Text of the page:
Cork patient discharged after 79 days in ICU

Cork patient discharged after 79 days in ICU

A mother-of-two from Douglas in Cork has been discharged from intensive care after spending a record 79 days on life support being treated for Covid-19.

Doctors believe Mary Sullivan spent longer on a ventilator than any other coronavirus patient in Ireland and the United Kingdom, and enquiries are on-going to establish if she holds the record for Europe.

Today staff in the intensive care unit of the Bon Secours Hospital in Cork, who looked after Ms Sullivan, lined the corridor as she was transferred from there to a general ward.

Ms Sullivan was admitted after suffering a heart attack on 11 March and tested positive for Covid-19. She developed respiratory failure and her condition deteriorated, which led to her spending 79 days on life support in the intensive care unit.

Her daughters, Yvonne and Niamh, were by here side today. On many occasions over the past three months, they never thought they would see today.

“It’s surreal. We can’t actually put it into words at this stage,” Yvonne Sullivan told RTÉ News. “It was an emotional rollercoaster.

“You do have to stay positive. Keep having faith in the fantastic medical team that you have and not just the medical team (but) the cleaning teams and every team who are in here who risk their lives every day to look after every patient. It’s phenomenal.

“Keep having faith in them and don’t give up hope.”

A moment mother of two Mary Sullivan and her family from #Douglas #Cork though they would never see: Mary’s discharge from the @BonSecours Hospital ICU after spending a record 79 days on life support being treated for Covid-19. Even off-duty staff came to applaud her. @rtenews pic.twitter.com/6J44ZB5Qma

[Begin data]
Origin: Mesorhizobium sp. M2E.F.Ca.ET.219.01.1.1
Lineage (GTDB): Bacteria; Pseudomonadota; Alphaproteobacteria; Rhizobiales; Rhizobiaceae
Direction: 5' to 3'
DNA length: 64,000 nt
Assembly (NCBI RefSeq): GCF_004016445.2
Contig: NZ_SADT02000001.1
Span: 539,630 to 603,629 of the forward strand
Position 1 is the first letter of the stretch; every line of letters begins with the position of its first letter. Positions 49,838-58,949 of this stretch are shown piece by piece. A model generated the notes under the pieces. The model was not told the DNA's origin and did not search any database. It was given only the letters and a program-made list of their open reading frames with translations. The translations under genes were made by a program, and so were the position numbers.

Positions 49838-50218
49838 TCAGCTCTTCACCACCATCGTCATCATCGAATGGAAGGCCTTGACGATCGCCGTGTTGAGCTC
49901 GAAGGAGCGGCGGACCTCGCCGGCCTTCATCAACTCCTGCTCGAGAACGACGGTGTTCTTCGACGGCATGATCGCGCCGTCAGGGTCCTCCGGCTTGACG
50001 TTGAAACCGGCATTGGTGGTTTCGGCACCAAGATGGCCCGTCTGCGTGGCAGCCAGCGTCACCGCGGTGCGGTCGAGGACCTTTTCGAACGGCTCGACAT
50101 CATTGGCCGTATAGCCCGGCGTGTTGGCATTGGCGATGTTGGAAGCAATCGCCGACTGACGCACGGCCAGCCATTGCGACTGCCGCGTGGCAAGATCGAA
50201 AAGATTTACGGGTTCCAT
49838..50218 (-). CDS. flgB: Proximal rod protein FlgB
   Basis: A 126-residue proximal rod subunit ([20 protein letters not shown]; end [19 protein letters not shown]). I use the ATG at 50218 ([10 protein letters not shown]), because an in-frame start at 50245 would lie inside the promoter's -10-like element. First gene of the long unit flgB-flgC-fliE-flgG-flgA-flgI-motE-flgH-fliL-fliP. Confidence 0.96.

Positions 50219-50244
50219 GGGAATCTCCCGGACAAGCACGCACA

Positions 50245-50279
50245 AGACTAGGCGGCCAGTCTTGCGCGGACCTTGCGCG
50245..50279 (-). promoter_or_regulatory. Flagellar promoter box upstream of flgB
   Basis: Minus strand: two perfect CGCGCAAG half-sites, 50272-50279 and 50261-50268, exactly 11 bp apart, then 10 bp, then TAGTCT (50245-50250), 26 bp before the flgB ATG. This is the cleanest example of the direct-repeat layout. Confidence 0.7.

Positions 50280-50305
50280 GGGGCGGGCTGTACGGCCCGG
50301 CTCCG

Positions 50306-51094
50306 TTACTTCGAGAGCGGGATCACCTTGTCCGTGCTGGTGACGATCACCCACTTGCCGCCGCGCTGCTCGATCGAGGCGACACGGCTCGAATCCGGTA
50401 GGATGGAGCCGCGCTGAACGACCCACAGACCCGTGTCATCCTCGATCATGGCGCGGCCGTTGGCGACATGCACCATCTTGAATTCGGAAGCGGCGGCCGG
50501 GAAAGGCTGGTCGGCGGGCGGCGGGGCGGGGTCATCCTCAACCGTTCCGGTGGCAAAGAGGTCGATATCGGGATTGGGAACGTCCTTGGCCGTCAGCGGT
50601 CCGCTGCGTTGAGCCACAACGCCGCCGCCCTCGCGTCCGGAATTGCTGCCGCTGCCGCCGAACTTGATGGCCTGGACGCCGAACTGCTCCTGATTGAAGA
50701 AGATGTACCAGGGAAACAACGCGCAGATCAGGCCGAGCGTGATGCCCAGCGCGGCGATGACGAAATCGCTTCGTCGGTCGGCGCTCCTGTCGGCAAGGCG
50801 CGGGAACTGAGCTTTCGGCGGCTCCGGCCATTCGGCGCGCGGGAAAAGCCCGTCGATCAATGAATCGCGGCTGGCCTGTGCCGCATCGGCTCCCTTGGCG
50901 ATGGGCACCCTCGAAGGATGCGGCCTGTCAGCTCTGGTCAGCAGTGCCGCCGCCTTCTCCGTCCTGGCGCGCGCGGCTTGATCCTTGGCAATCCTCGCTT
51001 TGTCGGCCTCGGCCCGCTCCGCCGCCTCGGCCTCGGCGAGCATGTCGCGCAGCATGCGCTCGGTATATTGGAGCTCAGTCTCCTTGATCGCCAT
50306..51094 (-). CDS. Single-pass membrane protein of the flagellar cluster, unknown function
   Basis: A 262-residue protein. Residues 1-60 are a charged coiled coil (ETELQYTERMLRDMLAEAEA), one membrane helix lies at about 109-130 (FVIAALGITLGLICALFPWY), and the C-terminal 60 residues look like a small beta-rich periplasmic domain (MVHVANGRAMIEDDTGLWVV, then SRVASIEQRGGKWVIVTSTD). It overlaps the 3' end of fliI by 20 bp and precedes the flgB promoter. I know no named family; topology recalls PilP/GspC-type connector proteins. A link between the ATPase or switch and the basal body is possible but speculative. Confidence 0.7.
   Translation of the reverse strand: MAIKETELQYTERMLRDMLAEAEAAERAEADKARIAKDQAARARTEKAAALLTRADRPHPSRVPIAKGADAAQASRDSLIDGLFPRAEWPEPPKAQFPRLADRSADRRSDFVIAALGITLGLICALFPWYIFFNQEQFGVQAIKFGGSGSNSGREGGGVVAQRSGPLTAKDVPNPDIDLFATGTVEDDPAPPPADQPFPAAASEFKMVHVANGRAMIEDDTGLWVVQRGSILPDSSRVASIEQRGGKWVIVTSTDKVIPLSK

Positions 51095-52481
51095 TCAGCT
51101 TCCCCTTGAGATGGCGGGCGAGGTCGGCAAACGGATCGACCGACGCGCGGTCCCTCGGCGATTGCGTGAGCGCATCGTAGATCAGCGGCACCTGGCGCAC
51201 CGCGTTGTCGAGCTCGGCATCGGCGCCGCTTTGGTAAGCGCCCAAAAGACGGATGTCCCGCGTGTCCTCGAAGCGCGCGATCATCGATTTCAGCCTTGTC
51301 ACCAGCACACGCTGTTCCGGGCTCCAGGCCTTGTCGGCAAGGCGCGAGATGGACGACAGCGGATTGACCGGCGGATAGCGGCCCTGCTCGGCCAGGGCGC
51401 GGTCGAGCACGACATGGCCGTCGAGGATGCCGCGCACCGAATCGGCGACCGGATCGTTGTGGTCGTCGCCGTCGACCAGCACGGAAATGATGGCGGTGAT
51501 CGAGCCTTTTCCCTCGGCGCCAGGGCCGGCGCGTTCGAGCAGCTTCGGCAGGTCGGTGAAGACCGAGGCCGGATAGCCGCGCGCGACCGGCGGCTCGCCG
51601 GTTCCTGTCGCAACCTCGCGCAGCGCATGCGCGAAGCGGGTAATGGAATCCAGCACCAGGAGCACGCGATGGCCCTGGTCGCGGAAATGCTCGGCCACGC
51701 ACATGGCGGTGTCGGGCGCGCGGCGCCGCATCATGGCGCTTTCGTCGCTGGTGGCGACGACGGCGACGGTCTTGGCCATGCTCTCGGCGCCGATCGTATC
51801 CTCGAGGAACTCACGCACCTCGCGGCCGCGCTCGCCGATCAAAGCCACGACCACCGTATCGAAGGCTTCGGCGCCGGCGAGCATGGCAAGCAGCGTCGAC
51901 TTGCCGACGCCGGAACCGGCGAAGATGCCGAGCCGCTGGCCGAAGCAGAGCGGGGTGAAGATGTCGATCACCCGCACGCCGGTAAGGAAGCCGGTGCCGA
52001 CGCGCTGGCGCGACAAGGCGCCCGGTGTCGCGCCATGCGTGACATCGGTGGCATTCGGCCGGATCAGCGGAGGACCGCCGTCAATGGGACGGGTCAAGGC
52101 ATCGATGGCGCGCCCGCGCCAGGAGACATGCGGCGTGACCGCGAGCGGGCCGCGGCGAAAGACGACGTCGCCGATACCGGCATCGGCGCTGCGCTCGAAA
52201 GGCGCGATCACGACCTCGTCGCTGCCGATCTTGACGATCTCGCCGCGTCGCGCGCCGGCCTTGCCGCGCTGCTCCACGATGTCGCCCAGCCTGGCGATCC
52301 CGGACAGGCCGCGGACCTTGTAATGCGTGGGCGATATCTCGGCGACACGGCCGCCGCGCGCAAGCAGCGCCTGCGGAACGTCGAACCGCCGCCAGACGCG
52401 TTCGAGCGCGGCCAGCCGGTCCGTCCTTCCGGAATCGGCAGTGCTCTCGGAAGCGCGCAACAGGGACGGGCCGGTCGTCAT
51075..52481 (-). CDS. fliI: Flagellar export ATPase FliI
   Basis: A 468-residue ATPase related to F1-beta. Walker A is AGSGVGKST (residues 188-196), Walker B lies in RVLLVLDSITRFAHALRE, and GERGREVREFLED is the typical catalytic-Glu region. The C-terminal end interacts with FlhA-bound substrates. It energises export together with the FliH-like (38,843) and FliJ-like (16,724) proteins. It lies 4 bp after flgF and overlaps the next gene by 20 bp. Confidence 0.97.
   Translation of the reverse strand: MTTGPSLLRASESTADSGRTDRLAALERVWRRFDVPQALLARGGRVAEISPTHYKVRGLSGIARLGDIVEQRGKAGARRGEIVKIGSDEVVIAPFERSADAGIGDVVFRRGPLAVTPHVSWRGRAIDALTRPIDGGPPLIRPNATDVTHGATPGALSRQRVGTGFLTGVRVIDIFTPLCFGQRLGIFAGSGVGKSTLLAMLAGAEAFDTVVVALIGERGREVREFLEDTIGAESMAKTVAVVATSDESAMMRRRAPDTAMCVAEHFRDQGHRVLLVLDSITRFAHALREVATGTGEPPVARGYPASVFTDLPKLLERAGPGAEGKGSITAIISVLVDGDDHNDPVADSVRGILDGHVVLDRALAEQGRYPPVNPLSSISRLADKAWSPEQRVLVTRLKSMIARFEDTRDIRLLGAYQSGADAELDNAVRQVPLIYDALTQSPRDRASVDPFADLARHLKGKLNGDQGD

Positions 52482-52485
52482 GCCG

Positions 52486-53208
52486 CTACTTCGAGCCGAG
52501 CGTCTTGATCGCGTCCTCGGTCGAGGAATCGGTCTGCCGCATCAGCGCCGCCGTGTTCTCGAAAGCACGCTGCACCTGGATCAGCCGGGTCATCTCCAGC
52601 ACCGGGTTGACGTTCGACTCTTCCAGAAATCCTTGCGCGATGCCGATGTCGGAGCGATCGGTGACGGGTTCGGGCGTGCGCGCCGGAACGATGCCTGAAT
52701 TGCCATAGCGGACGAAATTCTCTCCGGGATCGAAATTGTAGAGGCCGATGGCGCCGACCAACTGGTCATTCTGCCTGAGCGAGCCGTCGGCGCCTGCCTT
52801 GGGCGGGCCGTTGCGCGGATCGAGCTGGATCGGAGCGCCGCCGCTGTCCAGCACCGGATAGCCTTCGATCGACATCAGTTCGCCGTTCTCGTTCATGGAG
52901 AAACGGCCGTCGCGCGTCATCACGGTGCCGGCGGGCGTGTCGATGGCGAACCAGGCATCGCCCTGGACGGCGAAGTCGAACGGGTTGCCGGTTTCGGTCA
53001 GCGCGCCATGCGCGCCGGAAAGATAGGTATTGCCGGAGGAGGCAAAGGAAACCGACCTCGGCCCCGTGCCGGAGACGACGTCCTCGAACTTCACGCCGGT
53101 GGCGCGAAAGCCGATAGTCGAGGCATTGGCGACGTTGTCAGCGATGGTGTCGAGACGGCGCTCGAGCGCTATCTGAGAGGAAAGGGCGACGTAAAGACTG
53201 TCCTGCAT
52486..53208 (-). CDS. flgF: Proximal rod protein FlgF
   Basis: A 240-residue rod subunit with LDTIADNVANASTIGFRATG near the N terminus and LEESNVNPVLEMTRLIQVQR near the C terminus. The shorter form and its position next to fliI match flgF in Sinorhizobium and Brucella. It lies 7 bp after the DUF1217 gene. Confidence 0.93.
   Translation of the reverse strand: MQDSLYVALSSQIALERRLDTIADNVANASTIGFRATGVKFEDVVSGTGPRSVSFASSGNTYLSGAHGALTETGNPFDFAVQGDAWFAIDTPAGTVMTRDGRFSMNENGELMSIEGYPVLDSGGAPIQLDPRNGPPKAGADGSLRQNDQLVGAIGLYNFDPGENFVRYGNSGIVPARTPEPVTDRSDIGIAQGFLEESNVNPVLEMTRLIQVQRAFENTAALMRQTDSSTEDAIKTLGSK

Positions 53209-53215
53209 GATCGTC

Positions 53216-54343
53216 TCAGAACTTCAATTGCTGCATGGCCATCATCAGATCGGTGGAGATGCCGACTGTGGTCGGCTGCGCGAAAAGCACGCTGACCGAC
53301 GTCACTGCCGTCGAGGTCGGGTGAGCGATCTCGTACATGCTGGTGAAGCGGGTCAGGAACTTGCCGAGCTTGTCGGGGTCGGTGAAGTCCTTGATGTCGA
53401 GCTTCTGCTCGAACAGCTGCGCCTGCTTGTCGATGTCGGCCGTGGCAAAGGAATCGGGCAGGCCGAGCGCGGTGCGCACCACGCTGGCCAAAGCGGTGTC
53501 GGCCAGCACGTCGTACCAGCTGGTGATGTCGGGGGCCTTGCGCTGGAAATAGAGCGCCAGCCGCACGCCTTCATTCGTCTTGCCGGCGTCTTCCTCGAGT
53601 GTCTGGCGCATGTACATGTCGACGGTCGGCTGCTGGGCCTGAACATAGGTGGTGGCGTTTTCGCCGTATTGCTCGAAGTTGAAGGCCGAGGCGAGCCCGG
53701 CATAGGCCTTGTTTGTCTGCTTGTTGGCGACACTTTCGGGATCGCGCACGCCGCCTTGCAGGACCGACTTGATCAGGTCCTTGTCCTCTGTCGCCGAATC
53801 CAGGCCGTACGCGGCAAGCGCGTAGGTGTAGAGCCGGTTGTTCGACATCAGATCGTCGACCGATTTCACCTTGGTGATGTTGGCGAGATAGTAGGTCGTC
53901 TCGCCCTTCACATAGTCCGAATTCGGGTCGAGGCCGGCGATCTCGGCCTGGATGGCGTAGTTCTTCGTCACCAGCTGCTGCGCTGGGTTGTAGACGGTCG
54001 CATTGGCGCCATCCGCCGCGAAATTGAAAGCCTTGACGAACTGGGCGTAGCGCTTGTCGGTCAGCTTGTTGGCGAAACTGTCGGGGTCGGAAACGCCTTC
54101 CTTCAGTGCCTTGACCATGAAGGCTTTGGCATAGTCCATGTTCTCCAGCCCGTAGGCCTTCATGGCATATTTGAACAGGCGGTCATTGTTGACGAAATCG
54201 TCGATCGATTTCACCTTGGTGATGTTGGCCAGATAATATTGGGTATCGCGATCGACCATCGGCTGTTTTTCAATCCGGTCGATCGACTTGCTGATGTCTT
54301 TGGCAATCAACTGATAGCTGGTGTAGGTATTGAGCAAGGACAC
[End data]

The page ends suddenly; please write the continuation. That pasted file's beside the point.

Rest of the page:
— Paschal Sheehy (@PaschalSheehy) June 18, 2020

Mary Sullivan said she could not find the words to thank the staff who cared for her during her illness.

“I feel wonderful. Only for ye, this day would never have happened,” she told nurses and other medical staff in the ICU as she was wheeled from the unit in a wheelchair.

“I want ye to be recognised for all ye have done. I do appreciate it.”

Ms Sullivan’s medical team are amazed and delighted at her recovery. She was admitted under the care of cardiologist Dr Conor O’Shea, who described her as “a fighter”.

“She’s a determined lady. She had her first by-pass at 40 years of age, and now she has come through her second by-pass and she has gone through Covid. She is the longest-surviving ventilated Covid patient in the UK and Ireland, and maybe in Europe.

“It’s a phenomenal testament to her determination to get through this – she’s an exceptional lady,” Dr O’Shea said.

A conference call in March between Covid-19 experts in Wuhan, China and doctors here in Ireland was key to saving Ms Sullivan’s life, as well as the lives of many other coronavirus patients in Ireland.

Coincidentally, around the time Ms Sullivan was admitted to hospital, a medical team at the Bon Secours Hospital in Cork had organised a presentation from national Chinese Covid experts managing patients in Wuhan.

The medical conference was attended by respiratory, infectious disease and intensive care experts from each of the six national Irish universities and by intensivists from Oxford’s ICU department.

The Chinese experts who, at that stage had more experience of treating patients with coronavirus, shared a 140-page translated covid handbook on how to manage and sub-type various Covid sub-patterns, as well as progression and management strategies for Covid patients both in hospital and in public.

The knowledge and experience offered by the Chinese experts was shared nationally in Ireland in mid-March at a national conference organised by the Royal College of Physicians of Ireland.

“We are exptremely grateful to China for all the aid they have given us here,” said Respiratory Consultant at the Bon Secours Hospital in Cork, Dr Oisin O’Connell. He was one of the organisers of the conference call with the experts in Wuhan University.

“This highlights the importance of international collaboration and that international collegiality and shared experience. Before any international evidence was available, China were giving us advice on how best to manage these patients.”

Ms Sullivan and her family say they are conscious of the many people who have died from coronavirus, and they say they are in their prayers today.

She says she is looking forward to getting back out in the fresh air and seeing life again.

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